short_OFTI_orbits = short_OFTI_sampler.run_sampler(num2accept)
print("OFTI took {} seconds to accept {} orbits.".format(time.time()-start_time, num2accept))
```

```
Converting ra/dec data points in data_table to sep/pa. Original data are stored in input_table.
OFTI took 2.45212101936 seconds to accept 500 orbits.
```

```
[5]:
```

```
start_time = time.time()
# set up MCMC `Sampler` object
num_walkers = 20
short_MCMC_sampler = sampler.MCMC(short_system, num_temps=5, num_walkers=num_walkers)
# perform MCMC fit
num2accept_mcmc = 10*num2accept
_ = short_MCMC_sampler.run_sampler(num2accept_mcmc, burn_steps=100)
short_MCMC_orbits = short_MCMC_sampler.results.post
print("MCMC took {} steps in {} seconds.".format(num2accept_mcmc, time.time()-start_time))
```

```
/Users/bluez3303/miniconda3/envs/python2.7/lib/python2.7/site-packages/orbitize/priors.py:269: RuntimeWarning: invalid value encountered in log
lnprob = np.log(np.sin(element_array)/normalization)
/Users/bluez3303/miniconda3/envs/python2.7/lib/python2.7/site-packages/orbitize/priors.py:163: RuntimeWarning: invalid value encountered in log
lnprob = -np.log((element_array*normalizer))
```

```
Burn in complete
250/250 steps completed
Run complete
MCMC took 5000 steps in 211.501335144 seconds.
```

```
[6]:
```

```
plt.hist(short_OFTI_orbits[:, short_system.param_idx['ecc1']], bins=40, density=True, alpha=.5, label='OFTI')
plt.hist(short_MCMC_orbits[:, short_system.param_idx['ecc1']], bins=40, density=True, alpha=.5, label='MCMC')
plt.xlabel('Eccentricity'); plt.ylabel('Prob.')
plt.legend()
```

```
[6]:
```

```
<matplotlib.legend.Legend at 0x11b901b90>
```

These distributions are different because the MCMC chains have not converged, resulting in a “lumpy” MCMC distribution. I set up the calculation so that MCMC would return 10x as many orbits as OFTI, but even so, the OFTI distribution is a much better representation of the underlying PDF.

If we run the MCMC algorithm for a greater number of steps (and/or increase the number of walkers and/or temperatures), the MCMC and OFTI distributions will become indistinguishable. **OFTI is NOT more correct than MCMC, but for this dataset, OFTI converges on the correct posterior faster than MCMC**.

## Longer Orbit Fraction¶

Let’s now repeat this exercise with a longer orbit fraction. For this dataset, OFTI will have to run for several seconds just to accept one orbit, so we won’t compare the resulting posteriors.

```
[7]:
```

```
# generate data
long_data_table, long_orbit_fraction = generate_synthetic_data(sma=5., num_obs=12)
print('The orbit fraction is {}%'.format(np.round(long_orbit_fraction),1))
# initialize orbitize `System` object
long_system = system.System(1, long_data_table, mstar, plx)
num2accept = 500 # run sampler until this many orbits are accepted
```

```
The orbit fraction is 30.0%
```

```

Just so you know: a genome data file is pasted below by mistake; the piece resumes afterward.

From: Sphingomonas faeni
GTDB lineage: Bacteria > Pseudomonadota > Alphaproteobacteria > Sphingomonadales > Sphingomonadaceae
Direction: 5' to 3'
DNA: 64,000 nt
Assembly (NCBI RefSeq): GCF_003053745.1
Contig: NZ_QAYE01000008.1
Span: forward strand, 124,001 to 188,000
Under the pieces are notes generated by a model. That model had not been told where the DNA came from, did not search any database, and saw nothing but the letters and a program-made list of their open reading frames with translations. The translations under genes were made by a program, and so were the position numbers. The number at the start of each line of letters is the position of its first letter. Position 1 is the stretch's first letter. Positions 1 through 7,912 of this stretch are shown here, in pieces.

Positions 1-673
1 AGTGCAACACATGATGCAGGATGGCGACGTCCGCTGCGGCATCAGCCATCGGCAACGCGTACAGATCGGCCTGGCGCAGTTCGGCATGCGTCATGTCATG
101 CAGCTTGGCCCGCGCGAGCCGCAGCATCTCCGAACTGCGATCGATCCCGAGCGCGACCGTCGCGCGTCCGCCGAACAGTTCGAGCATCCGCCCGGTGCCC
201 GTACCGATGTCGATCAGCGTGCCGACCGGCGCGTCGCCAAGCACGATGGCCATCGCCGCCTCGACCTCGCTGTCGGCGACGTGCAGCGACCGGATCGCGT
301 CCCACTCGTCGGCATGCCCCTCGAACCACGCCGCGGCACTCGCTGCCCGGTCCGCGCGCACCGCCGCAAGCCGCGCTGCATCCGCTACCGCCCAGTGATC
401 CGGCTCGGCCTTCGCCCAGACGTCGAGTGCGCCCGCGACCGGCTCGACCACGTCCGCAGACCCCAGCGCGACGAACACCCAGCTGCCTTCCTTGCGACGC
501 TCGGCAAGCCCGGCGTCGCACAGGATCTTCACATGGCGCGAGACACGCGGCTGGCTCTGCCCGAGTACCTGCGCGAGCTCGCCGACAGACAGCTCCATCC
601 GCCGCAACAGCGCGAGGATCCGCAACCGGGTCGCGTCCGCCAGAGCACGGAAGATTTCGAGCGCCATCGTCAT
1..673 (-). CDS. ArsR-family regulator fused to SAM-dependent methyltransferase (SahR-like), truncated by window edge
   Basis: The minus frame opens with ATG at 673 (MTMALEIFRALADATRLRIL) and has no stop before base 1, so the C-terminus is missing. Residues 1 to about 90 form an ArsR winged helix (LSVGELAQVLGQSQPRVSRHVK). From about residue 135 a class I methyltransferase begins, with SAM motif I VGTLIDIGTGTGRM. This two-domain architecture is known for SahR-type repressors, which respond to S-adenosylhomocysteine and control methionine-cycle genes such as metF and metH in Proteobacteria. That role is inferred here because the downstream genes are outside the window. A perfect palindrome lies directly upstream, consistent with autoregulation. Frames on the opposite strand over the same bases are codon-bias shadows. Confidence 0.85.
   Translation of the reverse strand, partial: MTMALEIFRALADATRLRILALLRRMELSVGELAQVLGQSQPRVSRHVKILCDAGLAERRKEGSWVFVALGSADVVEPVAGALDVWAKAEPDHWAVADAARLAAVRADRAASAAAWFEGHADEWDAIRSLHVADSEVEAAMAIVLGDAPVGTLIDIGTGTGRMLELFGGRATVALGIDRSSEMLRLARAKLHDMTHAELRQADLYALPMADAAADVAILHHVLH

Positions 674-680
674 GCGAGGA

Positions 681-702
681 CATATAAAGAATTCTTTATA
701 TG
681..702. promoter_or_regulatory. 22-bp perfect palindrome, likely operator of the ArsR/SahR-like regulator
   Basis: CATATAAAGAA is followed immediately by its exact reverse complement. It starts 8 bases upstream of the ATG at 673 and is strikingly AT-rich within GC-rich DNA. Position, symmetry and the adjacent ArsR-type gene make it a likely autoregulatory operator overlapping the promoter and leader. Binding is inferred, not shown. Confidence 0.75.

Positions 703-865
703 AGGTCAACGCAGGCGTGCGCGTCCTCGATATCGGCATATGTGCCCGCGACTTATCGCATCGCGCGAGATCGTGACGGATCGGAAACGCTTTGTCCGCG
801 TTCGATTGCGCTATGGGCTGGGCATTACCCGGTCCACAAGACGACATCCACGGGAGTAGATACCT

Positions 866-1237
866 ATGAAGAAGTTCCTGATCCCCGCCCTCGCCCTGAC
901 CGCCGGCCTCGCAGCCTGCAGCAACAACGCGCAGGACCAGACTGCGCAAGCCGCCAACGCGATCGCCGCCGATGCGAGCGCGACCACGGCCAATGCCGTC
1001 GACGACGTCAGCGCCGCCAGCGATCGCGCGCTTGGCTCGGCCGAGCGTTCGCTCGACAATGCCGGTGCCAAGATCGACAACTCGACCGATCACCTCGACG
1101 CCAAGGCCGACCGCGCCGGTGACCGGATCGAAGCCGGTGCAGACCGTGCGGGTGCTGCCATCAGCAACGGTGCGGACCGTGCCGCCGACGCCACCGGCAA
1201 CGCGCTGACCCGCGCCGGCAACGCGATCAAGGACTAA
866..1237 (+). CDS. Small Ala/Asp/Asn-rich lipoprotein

[8]:
```

```
start_time = time.time()
# set up OFTI `Sampler` object
long_OFTI_sampler = sampler.OFTI(long_system)
# perform OFTI fit
long_OFTI_orbits = long_OFTI_sampler.run_sampler(1)
print("OFTI took {} seconds to accept 1 orbit.".format(time.time()-start_time))
```

```
Converting ra/dec data points in data_table to sep/pa. Original data are stored in input_table.
OFTI took 806.530277014 seconds to accept 1 orbit.
```

```
[9]:
```

```
start_time = time.time()
# set up MCMC `Sampler` object
num_walkers = 20
long_MCMC_sampler = sampler.MCMC(long_system, num_temps=10, num_walkers=num_walkers)
# perform MCMC fit
_ = long_MCMC_sampler.run_sampler(num2accept, burn_steps=100)
long_MCMC_orbits = long_MCMC_sampler.results.post
print("MCMC took {} steps in {} seconds.".format(num2accept, time.time()-start_time))
```

```
Burn in complete
25/25 steps completed
Run complete
MCMC took 500 steps in 86.4197340012 seconds.
```

```
[10]:
```

```
plt.hist(long_MCMC_orbits[:, short_system.param_idx['ecc1']], bins=15, density=True)
plt.xlabel('Eccentricity'); plt.ylabel('Prob.')
```

```
[10]:
```

```
Text(0,0.5,'Prob.')
```

It will take more steps for this MCMC to fully converge (see the MCMC tutorial for more detailed guidelines), but you can imagine that MCMC will converge much faster than OFTI for this dataset.

## Closing Thoughts¶

If you play around with the `num_obs`

, `sma`

, and `unc`

keywords in the `generate_synthetic_data`

function and repeat this exercise, you will notice that the OFTI acceptance rate and MCMC convergence rate depend on many variables, not just orbit fraction. **In truth, the Gaussianity of the posterior space determines how quickly an MCMC run will converge, and its similarity to the prior space determines how quickly an OFTI run will converge. In other words, the more constrained your
posteriors are (relative to your priors), the quicker MCMC will converge, and the slower OFTI will run.**

Orbit fraction is usually a great tracer of this “amount of constraint,” but it’s good to understand why!

**Summary**: - OFTI and MCMC produce the same posteriors, but often take differing amounts of time to converge on the correct solution. - OFTI is superior when your posteriors are similar to your priors, and MCMC is superior when your posteriors are highly constrained Gaussians.